My husband’s father had a rather posh employer, a titled aristocrat with a substantial estate in the south of England; his ancestors genuinely did arrive with William the Conqueror – he had (still has) the family tree and the lands (albeit diminished over the centuries) to prove it.
My father-in-law was an absolutely loyal retainer of the old school. Totally committed to the ‘big house’, he would brook no criticism of its inmates. His children were of a different mould. They looked across the class divide that separated the aristocrat’s mansion and the pretty tied cottage where they lived more surely than if there had been a ten-foot fence between them and, as well-educated young people of the sixties, viewed their neighbours with amiable scepticism.
When we were married, perhaps more out of a sense of duty to a loyal servant than a genuine regard for his child, the aristocrat and his wife (also from a titled family) presented us with a set of eighteen tumblers. They were tinted a smoky grey, fashionable for glassware then. My husband, a principled opponent of the landed classes, laughed with some cynicism when he saw them, because they bore a very close resemblance to the glasses that were being given away as part of a well-known petrol promotion of the time, though the glasses did come packaged in a box bearing the logo of a local department store. My own reaction, unused to the aristocracy as I was, was one of astonishment that anyone could think that a couple starting life with only the meagre collection of mismatched cups and plates that they had gathered as students could possibly have need of eighteen of anything!
But of course we did use the tumblers. And continued to use them over the decades. Unloading the dishwasher the other day, I realised that only three of them are now left, scarred and pitted, loyal old servants who have borne witness to many years of family life and always been stalwart in their duty. They have obliged as water glasses at both family suppers and more festive dinners; held my son’s breakfast milk when he outgrew his feeding-cup; done service at children’s parties once plastic beakers were rejected as too babyish; been used to mix Lem-sip, stomach powders and other medicines; hosted the occasional late-night whisky and even been pressed into tasks beyond normal expectations: singly, they have stood in as a makeshift vase for a solitary torn-off rose, a storage receptacle for leftovers, a pot for germinating seeds.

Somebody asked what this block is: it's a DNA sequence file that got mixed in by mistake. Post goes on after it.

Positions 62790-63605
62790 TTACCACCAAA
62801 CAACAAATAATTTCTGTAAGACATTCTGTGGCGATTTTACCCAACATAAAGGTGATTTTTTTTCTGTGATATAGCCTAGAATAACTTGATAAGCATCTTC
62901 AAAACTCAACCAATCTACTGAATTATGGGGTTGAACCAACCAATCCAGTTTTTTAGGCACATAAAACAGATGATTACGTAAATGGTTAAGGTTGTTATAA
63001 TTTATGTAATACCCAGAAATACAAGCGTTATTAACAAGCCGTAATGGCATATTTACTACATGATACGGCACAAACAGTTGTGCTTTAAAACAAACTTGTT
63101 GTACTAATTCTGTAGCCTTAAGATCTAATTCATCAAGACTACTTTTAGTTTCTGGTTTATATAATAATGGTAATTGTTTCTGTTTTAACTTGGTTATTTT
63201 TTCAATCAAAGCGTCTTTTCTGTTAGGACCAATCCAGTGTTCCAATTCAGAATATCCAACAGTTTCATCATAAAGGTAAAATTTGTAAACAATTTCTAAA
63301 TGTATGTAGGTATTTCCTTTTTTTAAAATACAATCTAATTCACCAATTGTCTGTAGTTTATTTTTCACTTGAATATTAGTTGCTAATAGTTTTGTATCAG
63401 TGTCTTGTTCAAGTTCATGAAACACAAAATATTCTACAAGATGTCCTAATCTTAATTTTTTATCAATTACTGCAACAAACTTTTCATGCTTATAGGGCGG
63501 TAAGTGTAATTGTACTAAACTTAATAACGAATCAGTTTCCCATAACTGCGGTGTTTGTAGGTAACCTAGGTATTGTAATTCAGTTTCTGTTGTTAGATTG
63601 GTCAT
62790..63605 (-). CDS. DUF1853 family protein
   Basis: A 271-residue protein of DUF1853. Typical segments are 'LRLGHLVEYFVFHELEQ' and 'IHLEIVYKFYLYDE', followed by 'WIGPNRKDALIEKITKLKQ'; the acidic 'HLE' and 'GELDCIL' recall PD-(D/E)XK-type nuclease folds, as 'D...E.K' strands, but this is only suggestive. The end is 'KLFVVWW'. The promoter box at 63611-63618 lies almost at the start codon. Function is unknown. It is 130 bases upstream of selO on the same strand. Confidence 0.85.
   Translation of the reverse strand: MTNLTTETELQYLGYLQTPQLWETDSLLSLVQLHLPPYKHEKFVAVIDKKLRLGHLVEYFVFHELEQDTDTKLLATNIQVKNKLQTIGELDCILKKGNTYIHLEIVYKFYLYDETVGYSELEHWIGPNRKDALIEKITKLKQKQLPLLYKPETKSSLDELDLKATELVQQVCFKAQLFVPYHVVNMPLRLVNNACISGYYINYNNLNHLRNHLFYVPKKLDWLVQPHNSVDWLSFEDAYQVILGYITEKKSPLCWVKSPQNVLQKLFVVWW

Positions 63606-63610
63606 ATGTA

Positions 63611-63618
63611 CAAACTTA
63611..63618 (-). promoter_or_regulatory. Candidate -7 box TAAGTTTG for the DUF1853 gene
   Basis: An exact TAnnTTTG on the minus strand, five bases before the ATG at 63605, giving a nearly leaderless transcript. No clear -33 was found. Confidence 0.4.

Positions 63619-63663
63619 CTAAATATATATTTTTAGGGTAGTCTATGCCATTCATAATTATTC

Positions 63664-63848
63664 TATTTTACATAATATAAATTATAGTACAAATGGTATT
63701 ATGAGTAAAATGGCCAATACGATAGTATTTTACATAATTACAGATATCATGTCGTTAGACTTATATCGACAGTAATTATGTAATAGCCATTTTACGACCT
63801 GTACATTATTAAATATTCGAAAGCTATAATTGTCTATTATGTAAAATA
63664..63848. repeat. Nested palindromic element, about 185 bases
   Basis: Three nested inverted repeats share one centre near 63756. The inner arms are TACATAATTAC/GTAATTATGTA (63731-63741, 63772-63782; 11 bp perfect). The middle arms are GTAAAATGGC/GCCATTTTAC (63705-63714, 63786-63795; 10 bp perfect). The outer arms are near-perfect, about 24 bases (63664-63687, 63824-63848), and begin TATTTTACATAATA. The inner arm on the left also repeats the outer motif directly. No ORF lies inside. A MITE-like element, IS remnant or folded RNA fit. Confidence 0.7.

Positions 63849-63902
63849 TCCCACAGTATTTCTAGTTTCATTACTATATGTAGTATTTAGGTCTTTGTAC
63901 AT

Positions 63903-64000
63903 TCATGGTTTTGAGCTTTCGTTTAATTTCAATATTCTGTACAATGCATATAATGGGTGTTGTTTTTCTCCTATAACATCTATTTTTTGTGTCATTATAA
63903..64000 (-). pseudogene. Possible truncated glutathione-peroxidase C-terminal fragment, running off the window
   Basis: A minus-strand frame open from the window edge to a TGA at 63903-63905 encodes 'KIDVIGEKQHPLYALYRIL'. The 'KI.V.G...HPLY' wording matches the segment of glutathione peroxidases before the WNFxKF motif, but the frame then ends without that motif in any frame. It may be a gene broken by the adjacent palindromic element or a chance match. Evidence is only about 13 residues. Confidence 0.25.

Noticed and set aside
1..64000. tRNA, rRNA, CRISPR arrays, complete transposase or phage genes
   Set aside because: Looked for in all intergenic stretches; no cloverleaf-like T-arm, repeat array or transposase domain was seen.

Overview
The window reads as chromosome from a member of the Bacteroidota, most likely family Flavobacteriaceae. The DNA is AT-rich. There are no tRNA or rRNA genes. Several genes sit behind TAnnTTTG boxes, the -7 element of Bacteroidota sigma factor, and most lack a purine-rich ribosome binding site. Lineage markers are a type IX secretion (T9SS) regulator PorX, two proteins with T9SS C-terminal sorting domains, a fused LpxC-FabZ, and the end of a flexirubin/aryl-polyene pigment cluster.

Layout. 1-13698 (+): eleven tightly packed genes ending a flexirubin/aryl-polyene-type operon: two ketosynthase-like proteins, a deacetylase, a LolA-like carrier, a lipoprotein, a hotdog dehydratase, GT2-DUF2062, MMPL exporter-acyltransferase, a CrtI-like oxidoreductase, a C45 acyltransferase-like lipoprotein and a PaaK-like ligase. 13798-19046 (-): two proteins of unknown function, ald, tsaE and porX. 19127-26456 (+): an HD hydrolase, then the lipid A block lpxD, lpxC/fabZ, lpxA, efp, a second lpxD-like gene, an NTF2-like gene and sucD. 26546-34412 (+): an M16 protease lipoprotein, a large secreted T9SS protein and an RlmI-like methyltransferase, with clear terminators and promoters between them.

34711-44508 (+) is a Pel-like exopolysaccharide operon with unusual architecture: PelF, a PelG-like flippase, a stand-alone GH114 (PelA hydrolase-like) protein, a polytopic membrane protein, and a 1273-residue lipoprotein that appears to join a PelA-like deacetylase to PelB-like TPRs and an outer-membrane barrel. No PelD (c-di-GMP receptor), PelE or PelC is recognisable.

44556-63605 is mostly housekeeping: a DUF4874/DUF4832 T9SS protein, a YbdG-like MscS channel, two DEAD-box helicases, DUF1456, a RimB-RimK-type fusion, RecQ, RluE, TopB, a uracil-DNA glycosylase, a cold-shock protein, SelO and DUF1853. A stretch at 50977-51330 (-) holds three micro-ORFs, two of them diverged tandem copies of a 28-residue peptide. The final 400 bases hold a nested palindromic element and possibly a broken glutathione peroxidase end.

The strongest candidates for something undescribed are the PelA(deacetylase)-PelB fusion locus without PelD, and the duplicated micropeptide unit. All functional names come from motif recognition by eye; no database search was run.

And so it turns out that this once rather naughtily despised present has become more a part of the everyday fabric of our lives than almost anything else that we own and certainly more than any of the other wedding presents that we received. Coming over sentimental, I feel inclined to retire these last three ageing retainers, and let them live out the rest of their lives – which would then, probably, equate to the rest of our lives – in peace. (I can imagine that whoever clears away our possessions when we’ve ‘passed on’ will get rid of these three precipitately.) However, when I remember my father-in-law, who served with pride and continued to serve until his death, aged seventy-five, I think perhaps that, if they could speak, these glasses would tell me that they don’t want to be relegated to the top of the cupboard and left, literally, on the shelf. Like old soldiers, they will want to carry on until, one by one, they disappear.
We are both, my husband and I, very much aware of our early crime of ingratitude and quite probably of injustice to the actual sentiments of the givers, who may never discover just how attached to these incredibly loyal retainers we are, nor (irony of ironies) that their nephew and our son followed the same course at university together, without knowing each other’s origins.